Rutskarn brings up the fact that on your first play-though, it usually feels like EVERYTHING matters and you have a lot of control over how the story unfolds. But then you play again, make different choices, and end up with a similar outcome. Again, it’s like having someone show you how a magic trick was done. Some people are fine because they were still able to enjoy that first play-through, even if subsequent trips through the game reveal the artifice. Other people feel sort of cheated.
The Telltale Walking Dead game had the same problem. “So-and-so will remember that” sounded profound and ominous, but then you realized later that this was usually a lie and each episode had a small handful of important decisions and many meaningless ones.
I’m fine with a “magic trick” game that only works once. The problem you run into is when you try to make a franchise of recurring threats and characters built around that idea. I know if I ever played TWD: Season 2 I’d spend the whole time thinking, “This decision probably doesn’t matter.”
I think Until Dawn makes for a better formula than Walking Dead. They could make another Until Dawn game about a different group of teens in a different location with a new threat and it ought to work as well as this one, because you won’t know what the threat is. You won’t know which teens have plot armor and which ones are just one late button-press from death at all times.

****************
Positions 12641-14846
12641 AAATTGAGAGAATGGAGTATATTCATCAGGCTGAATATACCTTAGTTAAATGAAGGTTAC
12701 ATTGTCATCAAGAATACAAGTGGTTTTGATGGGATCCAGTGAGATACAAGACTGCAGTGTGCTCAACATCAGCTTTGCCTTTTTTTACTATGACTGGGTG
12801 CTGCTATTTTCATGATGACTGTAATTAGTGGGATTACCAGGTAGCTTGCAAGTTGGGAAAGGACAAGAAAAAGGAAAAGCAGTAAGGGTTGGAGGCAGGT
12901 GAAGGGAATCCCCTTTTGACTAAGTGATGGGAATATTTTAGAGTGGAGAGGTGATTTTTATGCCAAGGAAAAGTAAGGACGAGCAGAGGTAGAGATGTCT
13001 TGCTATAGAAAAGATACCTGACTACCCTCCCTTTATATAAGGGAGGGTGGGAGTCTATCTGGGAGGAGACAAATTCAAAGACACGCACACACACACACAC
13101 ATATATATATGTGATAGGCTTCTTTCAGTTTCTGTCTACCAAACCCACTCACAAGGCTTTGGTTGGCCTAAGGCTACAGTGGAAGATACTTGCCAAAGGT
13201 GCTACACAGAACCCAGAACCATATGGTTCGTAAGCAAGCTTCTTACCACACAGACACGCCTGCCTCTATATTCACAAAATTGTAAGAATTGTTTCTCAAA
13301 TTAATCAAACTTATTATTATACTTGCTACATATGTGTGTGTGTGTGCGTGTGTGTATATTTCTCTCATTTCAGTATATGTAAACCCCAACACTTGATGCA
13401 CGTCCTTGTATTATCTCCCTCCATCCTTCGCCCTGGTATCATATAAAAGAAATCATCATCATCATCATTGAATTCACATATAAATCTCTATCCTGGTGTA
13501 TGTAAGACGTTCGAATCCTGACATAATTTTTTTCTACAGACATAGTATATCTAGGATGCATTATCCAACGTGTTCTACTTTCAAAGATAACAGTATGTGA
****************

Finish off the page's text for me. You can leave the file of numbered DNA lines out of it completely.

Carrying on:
We know Clementine is going to face zombies and crazy assholes in her struggle to survive, and we know she’ll make it.
I think if we’re working our way through the slasher tropes, then “camping trip gone wrong” or “haunted summer camp” should be the next destination for the Until Dawn franchise.
Next episode will wrap this series up.
A programming project where I set out to make a Minecraft-style world so I can experiment with Octree data.
Mass Effect Retrospective
A novel-sized analysis of the Mass Effect series that explains where it all went wrong. Spoiler: It was long before the ending.
The Disappointment Engine
No Man's Sky is a game seemingly engineered to create a cycle of anticipation and disappointment.
Starcraft: Bot Fight
Let's do some scripting to make the Starcraft AI fight itself, and see how smart it is. Or isn't.
Programming Language for Games
Game developer Jon Blow is making a programming language just for games. Why is he doing this, and what will it mean for game development?